Fierce Financial Management for Dragons

By Staff Writer

The Chinese New Year brings a few superstitions with it. For one, people start cleaning up their homes prior to the New Year’s eve to rid themselves of any lingering bad luck from last year and to get ready to welcome the brand new year.

One good thing is that you can put your broom down and your feet up after that – Chinese tradition has it that cleaning over the New Year means you'll sweep all of your good luck out the front door. It’s also said, that if you start the New Year in the red, you'll finish it the same way. But these customs were developed before we had such convenient tools as Visa debit to help manage our money, so as we enter the Year of the Dragon, mix traditional wisdom with some modern know-how from Visa debit to get your finances in order.

The Dragon

2012 is the Year of the Dragon and that's also your Chinese Zodiac sign if you were born in 1940, 1952, 1964, 1976, 1988 or 2000. The dragon is the symbol of power and wealth but being born in a dragon year is more the financial equivalent of having a strong tail wind. Unless you set your sails right, your dragon status won’t move your financial boat forward.

They may be lucky, but people born in the Year of the Dragon still need a good financial management plan if they want to prosper.

The key to spending within your means is to know what your expenses are and to spend less than you make. It sounds simple enough, but so many of us find it hard to stick to! A simple way to start is by creating a realistic budget that you can stick to - whether daily, weekly or monthly – whatever works for you. Now you need to prioritize your outgoings, sorting out the ‘must haves’ from the ‘would likes.’

Do you need that gym membership or could you go for a run? Do you need to have that coffee from a vendor every morning, or could you make your own at home? And be honest with yourself from the start or you’ll only get into difficulties later. Now set yourself goals to achieve throughout the year. You need to think SMART which means setting yourself goals that are: Specific, Measurable, Attainable, Relevant and Time-related.

SPECIFIC: Be specific on what you want. Avoid just saying “I want to save money”. Instead say “I want to save money to travel to Bali.”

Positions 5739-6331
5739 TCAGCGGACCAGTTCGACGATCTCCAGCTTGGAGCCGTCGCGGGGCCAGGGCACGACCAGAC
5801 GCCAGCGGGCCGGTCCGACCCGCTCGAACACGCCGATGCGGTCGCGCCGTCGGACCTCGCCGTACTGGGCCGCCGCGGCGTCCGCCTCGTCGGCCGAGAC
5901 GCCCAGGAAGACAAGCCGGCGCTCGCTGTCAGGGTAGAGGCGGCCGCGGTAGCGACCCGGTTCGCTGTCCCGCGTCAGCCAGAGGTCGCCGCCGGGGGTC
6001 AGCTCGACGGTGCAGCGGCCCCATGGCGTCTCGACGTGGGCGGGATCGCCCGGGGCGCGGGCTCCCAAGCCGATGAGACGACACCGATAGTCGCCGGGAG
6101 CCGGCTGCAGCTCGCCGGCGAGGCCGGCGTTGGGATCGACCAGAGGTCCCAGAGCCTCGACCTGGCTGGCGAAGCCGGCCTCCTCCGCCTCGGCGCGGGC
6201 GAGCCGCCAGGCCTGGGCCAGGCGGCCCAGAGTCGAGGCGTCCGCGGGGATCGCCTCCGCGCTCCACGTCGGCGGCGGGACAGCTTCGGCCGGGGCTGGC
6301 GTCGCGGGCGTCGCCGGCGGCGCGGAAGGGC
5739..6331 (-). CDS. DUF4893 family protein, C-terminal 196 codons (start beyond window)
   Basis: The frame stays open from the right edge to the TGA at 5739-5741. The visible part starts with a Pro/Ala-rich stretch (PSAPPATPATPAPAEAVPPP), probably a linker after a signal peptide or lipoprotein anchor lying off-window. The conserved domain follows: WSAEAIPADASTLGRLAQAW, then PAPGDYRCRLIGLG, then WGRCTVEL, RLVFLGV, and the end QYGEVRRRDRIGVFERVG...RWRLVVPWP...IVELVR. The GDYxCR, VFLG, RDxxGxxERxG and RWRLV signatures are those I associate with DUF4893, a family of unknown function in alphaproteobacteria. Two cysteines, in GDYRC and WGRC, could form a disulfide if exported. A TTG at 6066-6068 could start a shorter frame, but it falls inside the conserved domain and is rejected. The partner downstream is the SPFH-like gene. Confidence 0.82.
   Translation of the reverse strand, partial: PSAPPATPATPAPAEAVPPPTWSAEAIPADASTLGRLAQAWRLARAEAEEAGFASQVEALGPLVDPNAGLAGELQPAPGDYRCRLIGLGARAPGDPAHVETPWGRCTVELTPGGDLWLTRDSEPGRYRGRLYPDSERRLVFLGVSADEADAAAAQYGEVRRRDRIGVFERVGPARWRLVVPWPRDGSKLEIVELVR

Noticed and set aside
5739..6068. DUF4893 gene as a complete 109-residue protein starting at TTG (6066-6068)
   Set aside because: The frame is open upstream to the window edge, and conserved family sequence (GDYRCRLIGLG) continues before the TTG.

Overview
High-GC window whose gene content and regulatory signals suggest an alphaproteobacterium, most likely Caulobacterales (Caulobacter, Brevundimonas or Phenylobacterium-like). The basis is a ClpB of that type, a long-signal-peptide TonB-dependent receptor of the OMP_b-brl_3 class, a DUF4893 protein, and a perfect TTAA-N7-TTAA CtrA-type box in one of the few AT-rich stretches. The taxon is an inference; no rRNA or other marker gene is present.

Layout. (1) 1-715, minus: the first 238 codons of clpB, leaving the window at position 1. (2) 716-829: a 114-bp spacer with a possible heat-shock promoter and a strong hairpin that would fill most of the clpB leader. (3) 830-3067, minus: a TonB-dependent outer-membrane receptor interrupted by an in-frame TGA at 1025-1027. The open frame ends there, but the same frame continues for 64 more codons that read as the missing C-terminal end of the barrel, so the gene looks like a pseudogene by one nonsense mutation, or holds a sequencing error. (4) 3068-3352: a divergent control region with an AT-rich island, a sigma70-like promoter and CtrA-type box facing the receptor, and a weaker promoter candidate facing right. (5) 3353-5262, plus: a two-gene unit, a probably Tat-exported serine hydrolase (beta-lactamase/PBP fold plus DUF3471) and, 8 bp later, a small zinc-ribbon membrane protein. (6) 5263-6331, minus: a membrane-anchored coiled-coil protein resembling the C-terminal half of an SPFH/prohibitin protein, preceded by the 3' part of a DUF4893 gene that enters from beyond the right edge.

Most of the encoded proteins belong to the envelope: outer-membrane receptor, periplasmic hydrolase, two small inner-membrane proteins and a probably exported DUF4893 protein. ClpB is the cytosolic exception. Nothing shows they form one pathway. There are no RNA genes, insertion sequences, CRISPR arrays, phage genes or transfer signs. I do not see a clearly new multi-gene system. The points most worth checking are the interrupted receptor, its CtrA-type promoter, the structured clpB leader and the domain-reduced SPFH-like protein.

MEASURABLE: Give your goal a benchmark. For instance traveling to Bali will cost $2,000 and you have $800 already saved, saving the additional $1,200 gives you a measurable goal to reach. Try to break it down to a more manageable goal of $200 per month.
ATTAINABLE: Make your goal realistic. Saying you want to travel in Indonesia for six months staying only in five star hotels may not be attainable if you've only got $800 to spend on that holiday. Instead think what is within your means, for example, “I am going to save each month so I can visit Bali for three days and stay in a three star hotel."
RELEVANT: The goals have to make sense to you. It’s not practical to work toward a goal that doesn’t fit your need. For example, if you are going to Bali for your wedding anniversary, you may not want to be staying in hostels and may want to save more for something a bit special.
TIMELY: Set a definite target date. Set a date for your trip and work towards it.

Now when you are spending throughout the month, remember your budget and each of your goals. If you use a debit card it is easier to spend within your means since each time you spend, the money is drawn directly from your bank account - you buy now, you pay now.

Like cash, except that the transactions on your debit card can also be tracked on your card issuer’s website or over the phone and your monthly account statement will provide full details of your purchases, including merchant name, location, date and amount. Keep track of your receipts, check them against your bank statement and make sure they tally with your budget. It pays to be organized!

So Gong Xi Fa Cai from Visa Debit - may the New Year bring you much health, wealth and happiness! 

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